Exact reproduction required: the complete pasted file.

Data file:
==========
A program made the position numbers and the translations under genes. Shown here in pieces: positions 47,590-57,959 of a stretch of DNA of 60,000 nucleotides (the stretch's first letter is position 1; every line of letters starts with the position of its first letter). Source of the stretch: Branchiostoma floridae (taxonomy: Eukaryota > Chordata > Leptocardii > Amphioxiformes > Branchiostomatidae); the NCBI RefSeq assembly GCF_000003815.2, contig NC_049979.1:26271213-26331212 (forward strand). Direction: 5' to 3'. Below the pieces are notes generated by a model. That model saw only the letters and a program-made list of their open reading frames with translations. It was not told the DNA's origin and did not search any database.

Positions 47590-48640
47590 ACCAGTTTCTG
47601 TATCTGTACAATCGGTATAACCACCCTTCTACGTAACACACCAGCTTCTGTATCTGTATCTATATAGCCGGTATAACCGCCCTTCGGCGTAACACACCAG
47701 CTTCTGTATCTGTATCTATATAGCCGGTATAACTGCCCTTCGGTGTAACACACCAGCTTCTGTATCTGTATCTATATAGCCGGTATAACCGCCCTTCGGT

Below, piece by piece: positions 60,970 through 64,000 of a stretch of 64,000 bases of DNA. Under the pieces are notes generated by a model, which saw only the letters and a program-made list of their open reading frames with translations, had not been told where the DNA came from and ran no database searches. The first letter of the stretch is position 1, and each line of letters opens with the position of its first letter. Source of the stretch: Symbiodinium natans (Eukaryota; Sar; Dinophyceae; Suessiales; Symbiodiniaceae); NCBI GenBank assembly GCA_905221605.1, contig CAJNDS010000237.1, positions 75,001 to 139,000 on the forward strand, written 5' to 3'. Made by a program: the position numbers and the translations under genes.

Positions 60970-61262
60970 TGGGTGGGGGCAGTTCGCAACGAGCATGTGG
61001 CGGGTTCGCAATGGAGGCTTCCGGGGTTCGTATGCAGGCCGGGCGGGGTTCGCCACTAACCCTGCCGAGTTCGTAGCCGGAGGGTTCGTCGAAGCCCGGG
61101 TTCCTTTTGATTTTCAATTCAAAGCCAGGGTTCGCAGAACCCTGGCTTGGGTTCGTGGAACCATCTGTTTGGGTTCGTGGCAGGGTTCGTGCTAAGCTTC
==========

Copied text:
A program made the position numbers and the translations under genes. Shown here in pieces: positions 47,590-57,959 of a stretch of DNA of 60,000 nucleotides (the stretch's first letter is position 1; every line of letters starts with the position of its first letter). Source of the stretch: Branchiostoma floridae (taxonomy: Eukaryota > Chordata > Leptocardii > Amphioxiformes > Branchiostomatidae); the NCBI RefSeq assembly GCF_000003815.2, contig NC_049979.1:26271213-26331212 (forward strand). Direction: 5' to 3'. Below the pieces are notes generated by a model. That model saw only the letters and a program-made list of their open reading frames with translations. It was not told the DNA's origin and did not search any database.

Positions 47590-48640
47590 ACCAGTTTCTG
47601 TATCTGTACAATCGGTATAACCACCCTTCTACGTAACACACCAGCTTCTGTATCTGTATCTATATAGCCGGTATAACCGCCCTTCGGCGTAACACACCAG
47701 CTTCTGTATCTGTATCTATATAGCCGGTATAACTGCCCTTCGGTGTAACACACCAGCTTCTGTATCTGTATCTATATAGCCGGTATAACCGCCCTTCGGT

Below, piece by piece: positions 60,970 through 64,000 of a stretch of 64,000 bases of DNA. Under the pieces are notes generated by a model, which saw only the letters and a program-made list of their open reading frames with translations, had not been told where the DNA came from and ran no database searches. The first letter of the stretch is position 1, and each line of letters opens with the position of its first letter. Source of the stretch: Symbiodinium natans (Eukaryota; Sar; Dinophyceae; Suessiales; Symbiodiniaceae); NCBI GenBank assembly GCA_905221605.1, contig CAJNDS010000237.1, positions 75,001 to 139,000 on the forward strand, written 5' to 3'. Made by a program: the position numbers and the translations under genes.

Positions 60970-61262
60970 TGGGTGGGGGCAGTTCGCAACGAGCATGTGG
61001 CGGGTTCGCAATGGAGGCTTCCGGGGTTCGTATGCAGGCCGGGCGGGGTTCGCCACTAACCCTGCCGAGTTCGTAGCCGGAGGGTTCGTCGAAGCCCGGG
61101 TTCCTTTTGATTTTCAATTCAAAGCCAGGGTTCGCAGAACCCTGGCTTGGGTTCGTGGAACCATCTGTTTGGGTTCGTGGCAGGGTTCGTGCTAAGCTTC